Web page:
The F1 Score can be scored from 0 to 1. If the F1 Score is low, the Both precision and recall are low. Sometimes precision and recall, which make up the F1 Score, are each low. A low precision score indicates that the machine learning model is generating incorrect annotations, while a low recall indicates that the machine learning model failed to generate annotations that it should have. This can be caused by a number of factors, including the complexity of your type system, the adequacy of your training documentation, the skill of your human labelers, and other factors. Below are common ways to improve your F1 Score.
- Training data tuning:
Either adding more training data itself or adding more annotations to the data. And Ways to improve data processing quality, which can improve your F1 Score.
- Balancing Sampling:
In class-imbalanced data, you typically have more samples of other classes than of the class you want to predict. In these cases, you can balance the data to It is important to sample to train the model. Undersampling is a way to reduce the number of samples in the majority class by some amount, while oversampling is a way to increase the number of samples in the minority class.
- Class Weights:
To emphasize the importance of minority classes, you can give them greater weight in the model's training. This helps the model learn minority classes better, and can improve its prediction performance.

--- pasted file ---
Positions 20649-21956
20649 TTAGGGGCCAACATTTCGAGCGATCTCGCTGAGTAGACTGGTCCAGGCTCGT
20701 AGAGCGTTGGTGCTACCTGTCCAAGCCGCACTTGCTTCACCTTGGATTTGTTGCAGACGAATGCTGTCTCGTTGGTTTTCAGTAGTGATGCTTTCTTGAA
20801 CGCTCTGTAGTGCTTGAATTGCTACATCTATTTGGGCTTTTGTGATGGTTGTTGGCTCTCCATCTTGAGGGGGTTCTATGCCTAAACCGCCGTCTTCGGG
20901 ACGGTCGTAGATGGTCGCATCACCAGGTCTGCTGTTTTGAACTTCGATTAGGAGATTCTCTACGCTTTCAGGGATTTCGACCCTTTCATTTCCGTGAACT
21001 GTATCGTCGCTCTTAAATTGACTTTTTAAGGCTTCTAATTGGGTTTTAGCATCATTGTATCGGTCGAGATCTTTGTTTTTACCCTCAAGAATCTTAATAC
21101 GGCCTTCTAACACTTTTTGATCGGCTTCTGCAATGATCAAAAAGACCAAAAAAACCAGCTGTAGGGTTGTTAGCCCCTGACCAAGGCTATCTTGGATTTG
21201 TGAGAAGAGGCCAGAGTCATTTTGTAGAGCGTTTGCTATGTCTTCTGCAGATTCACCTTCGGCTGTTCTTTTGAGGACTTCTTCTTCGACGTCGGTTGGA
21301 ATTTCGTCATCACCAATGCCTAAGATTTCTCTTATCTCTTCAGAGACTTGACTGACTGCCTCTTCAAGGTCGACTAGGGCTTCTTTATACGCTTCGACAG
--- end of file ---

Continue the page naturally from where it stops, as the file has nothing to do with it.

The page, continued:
- Prediction Threshold Adjustment:
You can adjust the model's prediction threshold to balance precision and recall. For example, lowering the threshold can result in more positive classifications, increasing recall and decreasing precision. Increasing the threshold can increase precision and decrease recall.
Ensuring that commonly confused or frequently occurring types are identified with a low probability will increase your ability to recognize minority classes. In addition, if your F1 Score for a particular type is low, you should review the clarity of the annotation guidelines that apply to that type. You can increase your F1 Score by carefully reviewing and monitoring your training data, such as adding dictionaries for types that do not occur frequently in your training data.
F1 Score limitations and alternatives
As you can see, F1 Score is a popular metric for evaluating binary classification models, but it's not perfect.